LOS ANGELES (CBSLA) — COVID-19 restrictions will be tightened even further in Los Angeles County, according to a new, targeted safer-at-home order that will take effect Monday.
Los Angeles County Public health reported 24 new deaths Friday, and 4,544 new cases of COVID-19. The current five-day average of new cases is 4,751. There are 1,893 currently hospitalized patients with COVID-19 in Los Angeles County, and 24% of them are in intensive care. A month ago, there were 747 people hospitalized with COVID-19, according to Los Angeles County Public Health.READ MORE: UCLA Ranked No. 2 In College Basketball
L.A. County Supervisor Sheila Kuehl says the county is trying to keep hospitals from getting overrun and are working to protect healthcare workers.
“Look at your healthcare workers. They’re exhausted, many of them have tested positive, which means they have to stay home,” Kuehl said. “We’re running out of ICU beds, the hospitals — they’re not full, but if you want elective surgery, you won’t get it.”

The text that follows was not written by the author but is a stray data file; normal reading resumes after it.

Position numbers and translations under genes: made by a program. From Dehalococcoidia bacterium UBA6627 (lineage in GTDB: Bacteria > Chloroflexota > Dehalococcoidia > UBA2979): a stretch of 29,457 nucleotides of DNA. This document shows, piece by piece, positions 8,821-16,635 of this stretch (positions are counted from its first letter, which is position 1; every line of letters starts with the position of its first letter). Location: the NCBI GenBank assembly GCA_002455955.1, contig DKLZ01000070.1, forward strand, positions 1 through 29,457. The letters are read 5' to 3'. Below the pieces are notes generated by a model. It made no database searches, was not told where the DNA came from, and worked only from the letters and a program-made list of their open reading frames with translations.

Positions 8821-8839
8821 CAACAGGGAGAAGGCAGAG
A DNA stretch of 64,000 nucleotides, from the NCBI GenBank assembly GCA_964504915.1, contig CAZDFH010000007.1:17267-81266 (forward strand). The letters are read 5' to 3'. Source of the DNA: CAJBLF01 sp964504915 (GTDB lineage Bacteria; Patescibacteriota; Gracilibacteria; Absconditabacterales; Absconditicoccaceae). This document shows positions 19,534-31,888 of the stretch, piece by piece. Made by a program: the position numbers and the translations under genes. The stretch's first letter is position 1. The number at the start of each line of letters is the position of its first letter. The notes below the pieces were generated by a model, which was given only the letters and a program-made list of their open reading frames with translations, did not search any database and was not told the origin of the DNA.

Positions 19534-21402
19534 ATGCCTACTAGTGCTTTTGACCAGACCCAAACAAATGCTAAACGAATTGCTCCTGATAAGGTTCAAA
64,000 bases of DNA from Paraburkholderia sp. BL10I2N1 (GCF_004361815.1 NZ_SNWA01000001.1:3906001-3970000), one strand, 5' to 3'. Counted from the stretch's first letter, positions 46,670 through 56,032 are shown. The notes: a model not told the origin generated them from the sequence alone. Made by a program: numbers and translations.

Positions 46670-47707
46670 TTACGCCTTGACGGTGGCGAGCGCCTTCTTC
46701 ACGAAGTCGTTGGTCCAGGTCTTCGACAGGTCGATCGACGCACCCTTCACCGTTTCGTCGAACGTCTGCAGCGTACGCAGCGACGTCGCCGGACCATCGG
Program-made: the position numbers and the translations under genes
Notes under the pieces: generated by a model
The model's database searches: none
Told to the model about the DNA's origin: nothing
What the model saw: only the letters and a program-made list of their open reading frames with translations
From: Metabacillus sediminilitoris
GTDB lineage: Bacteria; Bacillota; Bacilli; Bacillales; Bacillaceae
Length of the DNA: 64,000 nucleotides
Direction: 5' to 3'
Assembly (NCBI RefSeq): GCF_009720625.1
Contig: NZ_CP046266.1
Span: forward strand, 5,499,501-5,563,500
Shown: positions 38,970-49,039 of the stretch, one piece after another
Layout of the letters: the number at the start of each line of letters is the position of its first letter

“This is not easy for the supervisors. We are getting lots and lots of mail from very angry people. It’s not like we don’t get it. We all have families,” Kuehl also added.READ MORE: Parents Keep Students Home To Protest Newsom's State-Wide Vaccine Mandate For All Schoolchildren
The new order, which will be in effect until at least Dec. 20, advises residents to stay at home as much as possible, always wear a face-covering outside the home, and prohibits all public and private gatherings except for constitutionally-protected church services and protests.
Several businesses will be impacted including essential retail, which will be limited to 35% maximum capacity; non-essential retail, like malls, will be kept at 20% maximum occupancy; and the outdoor operations of fitness centers, museums, zoos, aquariums, gardens, mini-golf, batting cages and go-kart racing will be set at 50% capacity.
Beaches, trails, parks, golf courses, tennis courts, pickleball, skate parks, bike parks and community parks will remain open, but gatherings of mixed households will be prohibited. All schools and day camps may remain open if they adhere to reopening protocols, but schools with three positive COVID-19 cases or more over 14 days must close for two weeks.MORE NEWS: Southern California Welcomes Autumn Rain, Cooler Temperatures
Non-essential businesses and activities like outdoor playgrounds and cardrooms will be closed.